Mockery at the UN

Mockery at the UN

A deadly crackdown in Syria. A Libyan army at war with its own people. Suicide bombers in Iraq killing policemen and worshipers. A brazen Taliban assault on Kandahar.

For all the world’s focus on Israel’s “crimes,” the biggest threat to Muslims is — other Muslims. You need not hold Israel blameless in its conflict with the Palestinians to recognize the amazing restraint shown by Israel’s military and security forces. Nor must you take sides in the Arab Uprising to regret the massive loss of life in countries struggling under brutal regimes and insurgencies.

Of course, getting the international community to focus on the real villains seems harder each day. Despite its brutal crackdown on pro-democracy forces, which left some 400 dead, Syria seems to be on the fast track to becoming the newest member of the UN Human Rights Council, joining the United States and 45 other countries. Syria is virtually guaranteed a seat, having been selected as one of four candidates for the Asian bloc. The vote is scheduled for May 20 at the UN General Assembly in New York.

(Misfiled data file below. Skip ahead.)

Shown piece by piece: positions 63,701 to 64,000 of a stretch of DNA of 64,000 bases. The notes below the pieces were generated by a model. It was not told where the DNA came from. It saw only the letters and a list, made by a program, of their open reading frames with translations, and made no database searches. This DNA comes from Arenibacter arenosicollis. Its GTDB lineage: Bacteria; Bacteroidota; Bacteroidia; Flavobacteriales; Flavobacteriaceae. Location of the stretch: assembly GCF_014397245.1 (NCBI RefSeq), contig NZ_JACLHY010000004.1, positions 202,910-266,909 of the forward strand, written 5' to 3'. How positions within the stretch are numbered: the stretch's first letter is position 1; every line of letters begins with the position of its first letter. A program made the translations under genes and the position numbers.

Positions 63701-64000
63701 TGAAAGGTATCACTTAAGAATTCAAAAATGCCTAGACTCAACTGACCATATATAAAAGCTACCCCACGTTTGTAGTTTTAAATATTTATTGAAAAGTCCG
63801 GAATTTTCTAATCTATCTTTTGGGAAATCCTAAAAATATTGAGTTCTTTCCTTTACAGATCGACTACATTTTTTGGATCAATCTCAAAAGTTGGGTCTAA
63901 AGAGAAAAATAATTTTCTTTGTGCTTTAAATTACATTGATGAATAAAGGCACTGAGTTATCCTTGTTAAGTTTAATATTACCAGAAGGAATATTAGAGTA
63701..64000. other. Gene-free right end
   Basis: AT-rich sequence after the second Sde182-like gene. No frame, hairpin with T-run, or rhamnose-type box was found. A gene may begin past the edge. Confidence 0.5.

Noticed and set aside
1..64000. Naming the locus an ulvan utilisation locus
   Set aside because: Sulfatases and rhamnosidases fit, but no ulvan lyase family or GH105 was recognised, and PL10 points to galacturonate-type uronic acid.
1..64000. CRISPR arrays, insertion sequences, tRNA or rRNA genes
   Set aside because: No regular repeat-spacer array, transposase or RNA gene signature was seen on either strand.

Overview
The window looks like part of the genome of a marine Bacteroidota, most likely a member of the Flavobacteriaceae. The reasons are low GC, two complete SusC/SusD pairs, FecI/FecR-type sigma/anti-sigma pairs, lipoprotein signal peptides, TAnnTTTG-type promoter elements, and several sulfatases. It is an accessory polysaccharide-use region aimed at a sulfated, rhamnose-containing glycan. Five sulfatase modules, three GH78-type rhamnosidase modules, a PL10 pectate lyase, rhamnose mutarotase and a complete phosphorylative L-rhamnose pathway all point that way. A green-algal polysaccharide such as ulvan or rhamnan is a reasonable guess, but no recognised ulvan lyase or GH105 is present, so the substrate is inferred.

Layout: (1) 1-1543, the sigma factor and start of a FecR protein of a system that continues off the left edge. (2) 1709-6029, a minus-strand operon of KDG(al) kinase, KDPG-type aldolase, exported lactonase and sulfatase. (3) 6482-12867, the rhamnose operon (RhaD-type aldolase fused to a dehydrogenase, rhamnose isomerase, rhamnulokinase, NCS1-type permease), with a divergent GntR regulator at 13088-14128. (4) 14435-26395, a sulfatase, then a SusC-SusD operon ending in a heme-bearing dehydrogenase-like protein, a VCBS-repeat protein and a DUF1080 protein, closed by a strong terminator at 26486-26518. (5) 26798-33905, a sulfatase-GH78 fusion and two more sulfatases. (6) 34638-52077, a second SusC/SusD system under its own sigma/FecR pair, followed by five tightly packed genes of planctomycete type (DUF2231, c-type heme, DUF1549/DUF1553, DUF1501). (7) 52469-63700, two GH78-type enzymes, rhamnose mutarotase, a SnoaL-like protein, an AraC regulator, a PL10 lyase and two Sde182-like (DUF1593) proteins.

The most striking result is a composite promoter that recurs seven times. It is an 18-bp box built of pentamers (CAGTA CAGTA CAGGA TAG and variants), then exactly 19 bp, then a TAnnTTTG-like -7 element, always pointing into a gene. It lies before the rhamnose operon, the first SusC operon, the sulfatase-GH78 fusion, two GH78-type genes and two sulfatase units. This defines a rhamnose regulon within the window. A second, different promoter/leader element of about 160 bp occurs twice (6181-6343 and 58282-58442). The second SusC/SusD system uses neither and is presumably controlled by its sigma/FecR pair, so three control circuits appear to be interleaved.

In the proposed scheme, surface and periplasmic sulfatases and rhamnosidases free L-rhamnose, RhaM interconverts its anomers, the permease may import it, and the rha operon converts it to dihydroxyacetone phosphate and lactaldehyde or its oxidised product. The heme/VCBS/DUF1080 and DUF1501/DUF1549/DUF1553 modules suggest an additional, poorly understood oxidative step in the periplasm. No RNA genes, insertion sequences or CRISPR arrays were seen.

UN Secretary-General Ban Ki-Moon has so far declined to comment on Syria’s candidacy, calling it a matter for the “states” to decide. And Syria’s candidacy could be quashed by a majority vote in the General Assembly. A U.S. State Department spokesman called Syria’s bid “inappropriate and hypocritical.”

Syria, meanwhile, has formally pledged “its commitment to respect and to support the inalienable nature of all human rights,” adding it “would contribute to accomplish the objectives of the Council, and would support the national and international efforts for promotion and protection of human rights for all, without distinction and selectivity or politicization.”

Apparently, what happens in Homs stays in Homs.

As David Harris of the American Jewish Committee writes this week, the world will be watching closely how the United Nations reacts to Syria’s bid.

“It will reveal a great deal about how the Council works, how regional blocs — in this case, Asia — either embrace or reject murderers in their midst, and how individual countries act,” writes Harris.

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